Southern Boy laughed. I grimaced. $20 martinis at the Four Seasons had never seemed so appealing.
Good God, get me back to the City.
We’re a motley crue, four very unpredictable women that get together when the sun tucks behind the Hudson to…eat, drink, talk (men, writing, Gawker, Page 6 and the like). My birthday was no different. While some thought we were charming that night, our host Georgio de Luca didn’t quite know what to do with us. Well, in fact, I think he did know what he wanted to do with “Jolie NYC…”
My birthday at Georgio’s meant flutes of champagne, prosecco and beautiful little plates from the kitchen. A first snow had just dusted the pavement of Spring Street when the 6th bottle arrived. This was exactly what I wanted—a night like any other but, with a certain energy to it, certain people to surround me. I sat back and took in the scene, the stories that we traded around…
Bigger, better, more. “Opinionista,” “Mimi,” “Jolie” and I had moved to the city for all the obvious reasons. In our 20’s, ambitious, attractive, determined to find the only down-to-earth-hedge-funder-on-the-face-of-the-planet, we moved to the epicenter of it all. Then, something happened. Rather, many separate events transpired. Love, life, career—Manhattan-style—bit us in the ass. Our web musings chronicled it all.
Four women. Four anonymous blogs. Four scandals. One city.
The television journalist, corporate attorney, Cambridge-educated stripper and beauty columnist turn the island on its head and set tongues wagging with the daily web chronicles of corporate secrets and VIP loves. The gossip rags can’t get enough while the jilted lovers just want to get even. For their own protection and sanity, the women band together to take the city by storm… and take down the house.
“Georgio’s coming over again—should I tell him that we want more champagne?” Jolie asked me.
“Champagne, Birthday Girl,” Jolie said with a smile and quizzical look. “What’s going on in that blonde head of yours?”
“Nothing more than what’s at this table,” I said, smiling at her and then the others.
The credits rolled on our evening five hours later. The pilot episode had gone well. Now all I can hope for is that someone orders more episodes for 2006… maybe even bump us up to Primetime (perhaps “ABC,” before “Desperate Housewives?”)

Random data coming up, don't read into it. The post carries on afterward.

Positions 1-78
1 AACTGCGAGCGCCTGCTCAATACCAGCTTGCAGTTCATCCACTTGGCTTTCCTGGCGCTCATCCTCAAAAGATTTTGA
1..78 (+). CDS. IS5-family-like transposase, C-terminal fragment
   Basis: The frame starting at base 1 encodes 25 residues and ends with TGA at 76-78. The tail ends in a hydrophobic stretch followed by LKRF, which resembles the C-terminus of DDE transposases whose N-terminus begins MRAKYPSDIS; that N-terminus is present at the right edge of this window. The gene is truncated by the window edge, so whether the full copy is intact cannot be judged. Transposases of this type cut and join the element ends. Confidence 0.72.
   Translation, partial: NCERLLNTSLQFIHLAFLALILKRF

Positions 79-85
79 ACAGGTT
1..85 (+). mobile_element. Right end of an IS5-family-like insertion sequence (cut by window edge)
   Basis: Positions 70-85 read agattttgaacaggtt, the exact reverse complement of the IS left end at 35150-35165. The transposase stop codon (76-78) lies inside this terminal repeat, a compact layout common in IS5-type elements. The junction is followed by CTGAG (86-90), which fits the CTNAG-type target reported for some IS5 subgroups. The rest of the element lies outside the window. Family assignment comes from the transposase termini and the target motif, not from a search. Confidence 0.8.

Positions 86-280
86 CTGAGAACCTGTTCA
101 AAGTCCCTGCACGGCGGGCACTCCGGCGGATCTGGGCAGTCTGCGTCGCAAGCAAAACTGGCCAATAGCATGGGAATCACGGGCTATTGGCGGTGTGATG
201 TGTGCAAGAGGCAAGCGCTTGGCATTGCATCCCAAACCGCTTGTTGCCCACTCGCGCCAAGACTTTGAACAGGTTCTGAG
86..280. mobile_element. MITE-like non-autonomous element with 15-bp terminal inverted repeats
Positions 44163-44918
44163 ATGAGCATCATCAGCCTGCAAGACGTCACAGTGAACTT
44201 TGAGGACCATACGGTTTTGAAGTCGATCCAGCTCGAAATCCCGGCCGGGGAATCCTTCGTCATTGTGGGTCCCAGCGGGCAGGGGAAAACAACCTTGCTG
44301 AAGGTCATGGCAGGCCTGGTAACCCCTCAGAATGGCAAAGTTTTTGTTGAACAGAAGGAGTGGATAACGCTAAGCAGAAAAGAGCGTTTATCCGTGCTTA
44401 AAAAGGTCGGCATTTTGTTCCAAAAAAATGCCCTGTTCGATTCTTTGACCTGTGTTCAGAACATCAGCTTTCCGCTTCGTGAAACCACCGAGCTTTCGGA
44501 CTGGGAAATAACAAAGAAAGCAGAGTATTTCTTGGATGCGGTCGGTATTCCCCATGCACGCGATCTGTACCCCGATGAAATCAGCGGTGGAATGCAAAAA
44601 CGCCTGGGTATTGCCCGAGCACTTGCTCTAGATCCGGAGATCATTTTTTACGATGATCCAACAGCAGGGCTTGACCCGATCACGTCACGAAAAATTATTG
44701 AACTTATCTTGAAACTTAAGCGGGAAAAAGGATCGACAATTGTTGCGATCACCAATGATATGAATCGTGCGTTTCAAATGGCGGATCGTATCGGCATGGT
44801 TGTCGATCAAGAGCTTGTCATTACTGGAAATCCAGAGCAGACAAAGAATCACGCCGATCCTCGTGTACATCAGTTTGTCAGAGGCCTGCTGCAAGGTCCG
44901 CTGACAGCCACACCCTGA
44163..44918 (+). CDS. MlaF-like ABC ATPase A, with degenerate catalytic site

I’d watch it. Would y’all?
The one emotion that brought me to New York City, the one emotion that I must feel throughout my life:
What emotion must y’all have to keep going? More to the point, if hope is gone, what is its substitute?
Why can’t we all just write like Joan?
“…quite simply, I was in love with New York. I do not mean “love” in any colloquial way, I mean that I was in love with the city, the way you love the first person that ever touches you and never love anyone quite that way again. I remember walking across Sixty-second Street one twilight that first spring, or the second spring, they were all alike for a while. I was late to meet someone but I stopped at Lexington Avenue and bought a peach and stood on the corner eating it and knew that I had come out of the West and reached the mirage. I could taste the peach and feel the soft air blowing from a subway grating on my legs and I could smell lilac and garbage and expensive perfume and I knew that it would cost something sooner or later—because I did not belong there, did not come from there—but when you are twenty-two or twenty-three, you figure that later you will have a high emotional balance, and be able to pay whatever it costs. I still believed in possibilities then, still had the sense, so peculiar to New York, that something extraordinary would happen any minute, any day, any month.”
That being said, I’m glad a certain Dallas Curow enjoys my daily musings…